This post has been updated to reflect the state of features in Visual Studio 2015 RTM.
By now you will have heard the exciting news that Visual Studio 2015 supports C++ development on Android (and that includes an Emulator for Android).
Obviously no development experience is complete without debugging support, so this means that Visual Studio 2015 supports debugging C++ code running on Android. With this new debug engine, the debugging experience you’ll get includes (but is not limited to):
F5, attach to process and support for debugging existing .apk’s, Output window, Breakpoints (including conditional breakpoints), Step Into/Over/Out, Run To Cursor, Call Stack, Data and Variable windows (including support for using Natvis files), Modules window, Address level debugging (Disassembly, Memory, Registers windows), Threads window, Parallel Stacks and Parallel Watch windows.
Below is a screenshot showing Visual Studio stopped at a breakpoint in C++ code for an Android app. You can see in the processes window the “Debugging” column shows “Native (GDB-based)” indicating this is Visual Studio’s GDB based debug engine for Android.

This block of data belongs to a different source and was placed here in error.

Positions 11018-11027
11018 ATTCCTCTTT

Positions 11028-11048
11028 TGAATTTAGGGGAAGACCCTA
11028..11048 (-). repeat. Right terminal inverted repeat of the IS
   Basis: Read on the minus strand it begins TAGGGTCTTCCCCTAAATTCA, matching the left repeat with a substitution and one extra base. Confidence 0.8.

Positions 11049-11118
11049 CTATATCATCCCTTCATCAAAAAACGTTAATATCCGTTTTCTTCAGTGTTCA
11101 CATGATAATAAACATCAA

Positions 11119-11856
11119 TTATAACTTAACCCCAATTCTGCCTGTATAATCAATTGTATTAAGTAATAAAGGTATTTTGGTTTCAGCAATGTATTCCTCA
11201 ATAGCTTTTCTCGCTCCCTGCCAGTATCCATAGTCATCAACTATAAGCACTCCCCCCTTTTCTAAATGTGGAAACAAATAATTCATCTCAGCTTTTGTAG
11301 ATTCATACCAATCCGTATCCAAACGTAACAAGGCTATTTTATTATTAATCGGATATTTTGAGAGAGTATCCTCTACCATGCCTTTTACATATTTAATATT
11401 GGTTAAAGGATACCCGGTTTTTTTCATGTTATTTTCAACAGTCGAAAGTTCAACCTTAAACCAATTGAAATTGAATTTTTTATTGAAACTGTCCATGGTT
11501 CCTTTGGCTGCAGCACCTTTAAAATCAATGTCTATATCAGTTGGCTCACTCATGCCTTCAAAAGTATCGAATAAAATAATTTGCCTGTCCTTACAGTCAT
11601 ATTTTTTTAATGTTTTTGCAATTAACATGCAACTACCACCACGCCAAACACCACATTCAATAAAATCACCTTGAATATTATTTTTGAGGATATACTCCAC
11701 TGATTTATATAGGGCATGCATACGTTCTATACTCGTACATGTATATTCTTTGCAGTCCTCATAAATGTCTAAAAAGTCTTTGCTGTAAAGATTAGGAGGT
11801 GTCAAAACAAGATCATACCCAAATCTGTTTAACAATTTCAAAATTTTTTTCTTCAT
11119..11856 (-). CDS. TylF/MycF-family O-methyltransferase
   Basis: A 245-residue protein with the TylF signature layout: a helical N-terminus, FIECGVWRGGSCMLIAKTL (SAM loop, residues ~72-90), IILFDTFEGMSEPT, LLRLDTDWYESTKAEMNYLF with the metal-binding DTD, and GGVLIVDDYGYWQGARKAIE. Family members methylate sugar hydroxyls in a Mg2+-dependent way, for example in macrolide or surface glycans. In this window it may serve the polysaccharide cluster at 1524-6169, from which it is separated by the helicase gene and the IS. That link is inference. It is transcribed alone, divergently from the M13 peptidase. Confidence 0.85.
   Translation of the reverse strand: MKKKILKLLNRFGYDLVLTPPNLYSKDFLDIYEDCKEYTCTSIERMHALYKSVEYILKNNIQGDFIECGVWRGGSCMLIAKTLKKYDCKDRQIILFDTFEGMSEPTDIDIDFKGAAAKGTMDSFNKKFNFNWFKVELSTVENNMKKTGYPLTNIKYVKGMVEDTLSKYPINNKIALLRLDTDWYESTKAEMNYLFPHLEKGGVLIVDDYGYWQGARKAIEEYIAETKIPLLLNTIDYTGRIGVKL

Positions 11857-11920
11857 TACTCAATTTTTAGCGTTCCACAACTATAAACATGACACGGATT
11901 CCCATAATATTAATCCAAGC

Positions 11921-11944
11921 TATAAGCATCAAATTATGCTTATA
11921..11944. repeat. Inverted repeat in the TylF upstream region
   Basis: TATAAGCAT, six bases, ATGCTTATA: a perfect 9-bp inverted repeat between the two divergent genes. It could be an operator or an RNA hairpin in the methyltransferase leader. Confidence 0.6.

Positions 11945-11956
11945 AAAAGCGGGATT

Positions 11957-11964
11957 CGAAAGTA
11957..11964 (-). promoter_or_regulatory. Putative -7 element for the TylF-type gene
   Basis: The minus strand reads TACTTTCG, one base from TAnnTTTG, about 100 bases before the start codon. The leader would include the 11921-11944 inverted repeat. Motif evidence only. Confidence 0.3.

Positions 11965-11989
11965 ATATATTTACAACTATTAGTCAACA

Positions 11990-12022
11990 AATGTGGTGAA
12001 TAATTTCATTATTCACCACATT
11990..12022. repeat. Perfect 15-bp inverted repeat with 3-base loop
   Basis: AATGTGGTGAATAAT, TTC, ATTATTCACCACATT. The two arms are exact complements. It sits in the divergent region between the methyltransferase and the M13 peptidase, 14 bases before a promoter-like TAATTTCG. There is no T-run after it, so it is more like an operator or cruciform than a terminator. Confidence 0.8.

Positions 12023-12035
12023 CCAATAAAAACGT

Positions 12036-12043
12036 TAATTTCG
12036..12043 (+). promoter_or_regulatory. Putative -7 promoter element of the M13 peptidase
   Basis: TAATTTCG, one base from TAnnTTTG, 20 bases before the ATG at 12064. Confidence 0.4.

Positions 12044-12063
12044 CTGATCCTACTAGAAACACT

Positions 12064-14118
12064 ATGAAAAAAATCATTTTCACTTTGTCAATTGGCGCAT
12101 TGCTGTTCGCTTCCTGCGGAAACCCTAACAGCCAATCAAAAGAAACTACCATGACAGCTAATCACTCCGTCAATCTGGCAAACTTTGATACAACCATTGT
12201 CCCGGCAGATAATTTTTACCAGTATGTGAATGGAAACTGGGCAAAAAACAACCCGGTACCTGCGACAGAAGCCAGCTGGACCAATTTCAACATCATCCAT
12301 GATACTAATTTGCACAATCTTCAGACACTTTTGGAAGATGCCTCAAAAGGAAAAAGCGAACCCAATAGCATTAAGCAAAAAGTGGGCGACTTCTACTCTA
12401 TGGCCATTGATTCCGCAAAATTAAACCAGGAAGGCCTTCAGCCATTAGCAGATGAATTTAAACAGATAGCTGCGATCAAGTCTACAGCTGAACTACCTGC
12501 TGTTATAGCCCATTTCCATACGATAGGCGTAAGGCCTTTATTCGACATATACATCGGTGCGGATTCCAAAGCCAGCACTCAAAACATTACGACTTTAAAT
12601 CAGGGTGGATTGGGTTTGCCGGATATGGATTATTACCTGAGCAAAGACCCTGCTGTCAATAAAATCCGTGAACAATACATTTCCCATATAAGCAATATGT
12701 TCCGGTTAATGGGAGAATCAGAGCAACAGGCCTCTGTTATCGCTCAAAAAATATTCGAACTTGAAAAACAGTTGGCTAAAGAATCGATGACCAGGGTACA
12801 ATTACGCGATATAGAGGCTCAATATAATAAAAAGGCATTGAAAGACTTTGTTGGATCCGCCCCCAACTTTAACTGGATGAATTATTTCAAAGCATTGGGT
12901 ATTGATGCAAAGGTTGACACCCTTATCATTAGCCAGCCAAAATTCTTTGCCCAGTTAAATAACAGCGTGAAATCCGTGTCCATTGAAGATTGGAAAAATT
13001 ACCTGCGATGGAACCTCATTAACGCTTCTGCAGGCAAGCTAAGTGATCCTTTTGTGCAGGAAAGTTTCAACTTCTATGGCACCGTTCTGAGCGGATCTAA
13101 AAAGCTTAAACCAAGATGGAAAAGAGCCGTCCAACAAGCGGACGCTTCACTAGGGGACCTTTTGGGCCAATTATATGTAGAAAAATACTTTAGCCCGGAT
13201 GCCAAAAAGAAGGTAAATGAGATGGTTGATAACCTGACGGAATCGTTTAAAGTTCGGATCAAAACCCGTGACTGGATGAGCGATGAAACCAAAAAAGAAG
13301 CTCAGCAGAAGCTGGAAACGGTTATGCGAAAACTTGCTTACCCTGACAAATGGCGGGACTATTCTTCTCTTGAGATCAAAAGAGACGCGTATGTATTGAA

In Visual Studio 2015, it is worth noting the following current limitations for C++ debugging
- Debugging requires Android 4.2 or above (Jelly Bean—API level 17)
- Stop debugging does not kill the app (it remains running)
Additionally the following debugger functionality is not supported:
- Diagnostic Tools window
- 64-bit processes
- Changing exception settings in the Exceptions window
- Hexadecimal display of integers
- Android thread names do not appear in the Threads window
- Autos window
- Return values
- Interop debugging with JIT’d runtimes (e.g. Java or Xamarin)
- Just My Code
- Edit and Continue
- Tasks window (including Tasks view in the Parallel Stacks window)
Please try debugging Visual Studio’s debugging support for C++ on Android and let us know if you find any issues not already listed above.